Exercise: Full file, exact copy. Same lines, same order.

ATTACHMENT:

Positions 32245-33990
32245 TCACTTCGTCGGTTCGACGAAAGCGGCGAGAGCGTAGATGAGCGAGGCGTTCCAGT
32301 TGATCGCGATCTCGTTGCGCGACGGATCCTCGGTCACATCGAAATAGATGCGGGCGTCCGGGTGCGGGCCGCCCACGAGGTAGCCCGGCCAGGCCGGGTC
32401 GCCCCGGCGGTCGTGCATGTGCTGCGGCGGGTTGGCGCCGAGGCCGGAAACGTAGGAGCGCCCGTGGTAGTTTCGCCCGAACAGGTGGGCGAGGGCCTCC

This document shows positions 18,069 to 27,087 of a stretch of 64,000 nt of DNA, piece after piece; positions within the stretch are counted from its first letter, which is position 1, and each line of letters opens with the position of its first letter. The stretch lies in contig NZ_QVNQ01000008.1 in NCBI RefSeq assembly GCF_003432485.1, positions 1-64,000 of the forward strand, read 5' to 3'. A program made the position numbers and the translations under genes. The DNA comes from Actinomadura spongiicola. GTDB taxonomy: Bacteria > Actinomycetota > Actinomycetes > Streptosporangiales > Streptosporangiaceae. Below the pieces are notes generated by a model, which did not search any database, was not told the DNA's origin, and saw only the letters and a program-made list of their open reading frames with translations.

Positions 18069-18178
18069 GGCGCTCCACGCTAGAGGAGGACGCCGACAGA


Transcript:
Positions 32245-33990
32245 TCACTTCGTCGGTTCGACGAAAGCGGCGAGAGCGTAGATGAGCGAGGCGTTCCAGT
32301 TGATCGCGATCTCGTTGCGCGACGGATCCTCGGTCACATCGAAATAGATGCGGGCGTCCGGGTGCGGGCCGCCCACGAGGTAGCCCGGCCAGGCCGGGTC
32401 GCCCCGGCGGTCGTGCATGTGCTGCGGCGGGTTGGCGCCGAGGCCGGAAACGTAGGAGCGCCCGTGGTAGTTTCGCCCGAACAGGTGGGCGAGGGCCTCC

This document shows positions 18,069 to 27,087 of a stretch of 64,000 nt of DNA, piece after piece; positions within the stretch are counted from its first letter, which is position 1, and each line of letters opens with the position of its first letter. The stretch lies in contig NZ_QVNQ01000008.1 in NCBI RefSeq assembly GCF_003432485.1, positions 1-64,000 of the forward strand, read 5' to 3'. A program made the position numbers and the translations under genes. The DNA comes from Actinomadura spongiicola. GTDB taxonomy: Bacteria > Actinomycetota > Actinomycetes > Streptosporangiales > Streptosporangiaceae. Below the pieces are notes generated by a model, which did not search any database, was not told the DNA's origin, and saw only the letters and a program-made list of their open reading frames with translations.

Positions 18069-18178
18069 GGCGCTCCACGCTAGAGGAGGACGCCGACAGA